Figure 3: Forest plot describing subgroup analysis of the association between PD-L1 expression and OS after removal of Park et al study.

Association between PD-L1 expression and clinicopathological characteristics

In the present study, we investigated the association between PD-L1 overexpression and clinicopathological characteristics. The pooled results showed that PD-L1 expression was increased in patients with positive lymph node metastasis (OR=1.59, 95% CI 1.06-2.39; P=0.02), higher histological grade (OR=1.68, 95% CI 1.37-2.06; P < 0.001), estrogen receptor (ER)-negativity (OR=0.24, 95% CI 0.42-0.06; P=0.008) and triple negative breast cancer (TNBC) (OR=1.70, 95% CI 1.24-2.33; P < 0.001). However, we detected no significant relationships between PD-L1 overexpression and tumor size (OR=1.64, 95% CI 0.66-4.07, P=0.29), progesterone receptor (PR) status (OR=0.32, 95% CI 0.10-1.02; P=0.05) or human epidermal growth factor receptor 2 (HER2) status (OR=1.14, 95% CI 0.74-1.75; P=0.54) (Figure 4).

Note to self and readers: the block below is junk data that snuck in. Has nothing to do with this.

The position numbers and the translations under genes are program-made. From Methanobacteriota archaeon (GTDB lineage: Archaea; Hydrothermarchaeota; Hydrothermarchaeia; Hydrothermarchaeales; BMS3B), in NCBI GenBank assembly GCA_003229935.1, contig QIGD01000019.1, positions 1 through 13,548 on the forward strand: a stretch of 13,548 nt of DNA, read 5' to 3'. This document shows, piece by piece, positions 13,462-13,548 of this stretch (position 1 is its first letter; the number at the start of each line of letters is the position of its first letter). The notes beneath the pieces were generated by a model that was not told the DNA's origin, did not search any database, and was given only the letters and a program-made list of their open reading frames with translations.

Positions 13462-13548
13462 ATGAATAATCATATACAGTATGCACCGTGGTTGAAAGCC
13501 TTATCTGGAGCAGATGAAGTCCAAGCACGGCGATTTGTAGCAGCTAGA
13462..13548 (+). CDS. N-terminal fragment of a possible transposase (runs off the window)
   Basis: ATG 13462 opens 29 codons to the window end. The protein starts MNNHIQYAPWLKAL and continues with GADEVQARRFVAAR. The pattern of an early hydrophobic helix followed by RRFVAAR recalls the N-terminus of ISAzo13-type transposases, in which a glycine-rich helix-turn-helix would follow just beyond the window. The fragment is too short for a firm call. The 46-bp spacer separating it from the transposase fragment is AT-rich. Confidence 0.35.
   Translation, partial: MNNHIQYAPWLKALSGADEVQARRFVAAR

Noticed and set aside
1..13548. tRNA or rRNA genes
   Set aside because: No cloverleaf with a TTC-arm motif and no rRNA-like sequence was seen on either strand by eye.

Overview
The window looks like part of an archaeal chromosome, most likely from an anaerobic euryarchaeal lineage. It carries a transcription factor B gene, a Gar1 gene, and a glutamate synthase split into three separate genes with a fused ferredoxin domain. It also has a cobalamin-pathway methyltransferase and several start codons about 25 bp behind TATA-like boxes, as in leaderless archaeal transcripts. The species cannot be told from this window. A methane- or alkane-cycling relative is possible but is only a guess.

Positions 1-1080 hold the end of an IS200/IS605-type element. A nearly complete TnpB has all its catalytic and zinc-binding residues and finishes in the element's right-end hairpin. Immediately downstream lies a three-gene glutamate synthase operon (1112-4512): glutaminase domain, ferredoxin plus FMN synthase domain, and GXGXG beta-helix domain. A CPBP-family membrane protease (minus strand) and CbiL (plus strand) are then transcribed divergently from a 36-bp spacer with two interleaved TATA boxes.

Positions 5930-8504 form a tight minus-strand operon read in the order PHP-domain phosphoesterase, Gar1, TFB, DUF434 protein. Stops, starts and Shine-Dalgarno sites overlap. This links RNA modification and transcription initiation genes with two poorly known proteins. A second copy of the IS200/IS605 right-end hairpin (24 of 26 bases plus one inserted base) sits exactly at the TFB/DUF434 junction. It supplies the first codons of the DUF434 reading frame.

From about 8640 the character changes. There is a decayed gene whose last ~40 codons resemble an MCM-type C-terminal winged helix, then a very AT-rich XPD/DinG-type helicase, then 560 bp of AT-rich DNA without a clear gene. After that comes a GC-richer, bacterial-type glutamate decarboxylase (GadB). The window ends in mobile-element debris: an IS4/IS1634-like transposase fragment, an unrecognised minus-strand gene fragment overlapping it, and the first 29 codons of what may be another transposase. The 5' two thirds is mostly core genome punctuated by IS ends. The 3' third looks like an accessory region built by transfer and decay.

Forest plots for the association between PD-L1 expression and clinicopathological features.

Figure 4: Forest plots for the association between PD-L1 expression and clinicopathological features. (A) tumor size, (B) lymph node metastasis, (C) Histological grade, (D) ER status, (E) PR status, (F) HER2 status, (G) breast cancer subtypes.

Heterogeneity was not observed in the analysis of the relationships between PD-L1 expression and histological grade (P =0.95; I2=0) and TNBC (P =0.69; I2=0); thus, a fixed effect model was used. The other analyses were performed using the random effects model.

Sensitivity analyses